Certain helminth species have been reported in the medical literature to provoke anaphylactic reactions, but others provide protection against anaphylaxis.
- An enteric helminth infection protects against an allergic response to dietary antigen -- Full text | PDF
Although therapeutic helminths have been available for self-treatment since 2003, and the number of individuals using helminthic therapy was estimated in 2015 to be between 6,000 and 7,000  there have been no reports of the treatment causing a severe anaphylactic reaction. There have been three reports of large doses of hookworms causing moderate anaphylactic reactions, but none of these required emergency treatment.
There have been several reports from self-treaters confirming success in preventing anaphylaxis.
For more accounts of success with anaphylaxis, see the following page section.
A number of people have reported that, while hosing helminths, their reactions to insect stings have been greatly reduced. This effect may be of value to someone who is prone to developing anaphylaxis after being stung.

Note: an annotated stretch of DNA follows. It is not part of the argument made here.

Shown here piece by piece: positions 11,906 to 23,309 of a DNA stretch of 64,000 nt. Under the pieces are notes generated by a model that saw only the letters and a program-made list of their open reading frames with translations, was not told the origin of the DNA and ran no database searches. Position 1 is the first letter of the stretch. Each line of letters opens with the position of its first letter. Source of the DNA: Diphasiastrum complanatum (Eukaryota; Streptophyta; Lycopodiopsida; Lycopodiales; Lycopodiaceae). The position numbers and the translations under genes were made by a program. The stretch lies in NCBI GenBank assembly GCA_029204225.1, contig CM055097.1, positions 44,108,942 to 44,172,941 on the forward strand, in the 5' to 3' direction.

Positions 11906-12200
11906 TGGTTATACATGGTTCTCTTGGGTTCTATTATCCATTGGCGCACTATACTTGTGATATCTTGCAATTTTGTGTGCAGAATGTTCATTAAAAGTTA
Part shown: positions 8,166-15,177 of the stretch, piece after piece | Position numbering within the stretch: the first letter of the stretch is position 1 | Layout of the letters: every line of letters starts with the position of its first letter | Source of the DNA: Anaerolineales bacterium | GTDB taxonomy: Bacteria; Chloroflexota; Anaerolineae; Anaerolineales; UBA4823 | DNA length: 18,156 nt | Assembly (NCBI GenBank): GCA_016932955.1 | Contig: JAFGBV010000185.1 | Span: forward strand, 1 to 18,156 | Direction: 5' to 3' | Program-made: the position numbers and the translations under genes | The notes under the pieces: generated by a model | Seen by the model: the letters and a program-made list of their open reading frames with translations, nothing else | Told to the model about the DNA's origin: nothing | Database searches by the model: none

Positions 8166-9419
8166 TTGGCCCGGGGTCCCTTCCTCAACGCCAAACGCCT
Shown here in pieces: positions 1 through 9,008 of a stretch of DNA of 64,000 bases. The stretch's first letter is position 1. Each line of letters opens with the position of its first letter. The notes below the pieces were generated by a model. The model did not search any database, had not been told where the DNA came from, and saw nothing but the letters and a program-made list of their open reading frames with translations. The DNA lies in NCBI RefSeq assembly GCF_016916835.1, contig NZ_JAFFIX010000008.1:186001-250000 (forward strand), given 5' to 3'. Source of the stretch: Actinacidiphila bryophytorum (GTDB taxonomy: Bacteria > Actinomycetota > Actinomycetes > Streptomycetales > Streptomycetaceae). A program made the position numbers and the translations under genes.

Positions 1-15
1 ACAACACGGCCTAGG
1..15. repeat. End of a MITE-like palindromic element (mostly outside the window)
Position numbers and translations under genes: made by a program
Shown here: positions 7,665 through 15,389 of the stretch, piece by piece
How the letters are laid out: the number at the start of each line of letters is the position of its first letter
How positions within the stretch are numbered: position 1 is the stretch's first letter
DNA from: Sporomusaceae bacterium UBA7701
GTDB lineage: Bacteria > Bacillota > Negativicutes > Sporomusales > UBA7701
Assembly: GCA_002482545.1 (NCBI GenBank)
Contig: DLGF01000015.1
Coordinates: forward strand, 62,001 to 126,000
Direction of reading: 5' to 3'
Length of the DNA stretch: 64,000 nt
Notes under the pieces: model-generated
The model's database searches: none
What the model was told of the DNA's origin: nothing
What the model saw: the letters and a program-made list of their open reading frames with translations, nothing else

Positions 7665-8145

Anyone with anaphylaxis who decides to self-treat with helminths should continue to ALWAYS carry at least one epinephrine auto-injector, even if the treatment proves to be effective, because of the possibility of an unexpected reduction in protection due to something harming, or even killing, their worms.
In the case of the non-human worms, HDC and TSO, which need to be re-dosed frequently, there may be a reduction in the level of protection if a dose is forgotten or delayed. Several people who are using HDC have reported a return of disease symptoms due to issues with supply, or simply due to forgetting to take a dose on time.  Obviously, a failure to adequately maintain one's helminth colony will increase the chance of an anaphylactic reaction and the risk of fatality.
It is also possible for a reduction in protection from the human helminths, NA and TT, if the self-treater is exposed to something that kills or stresses their colony (see the Human helminth care manual) or if the colony is not actively maintained by the regular addition of supplementary doses. (See Hookworm dosing and response: Supplementary doses.)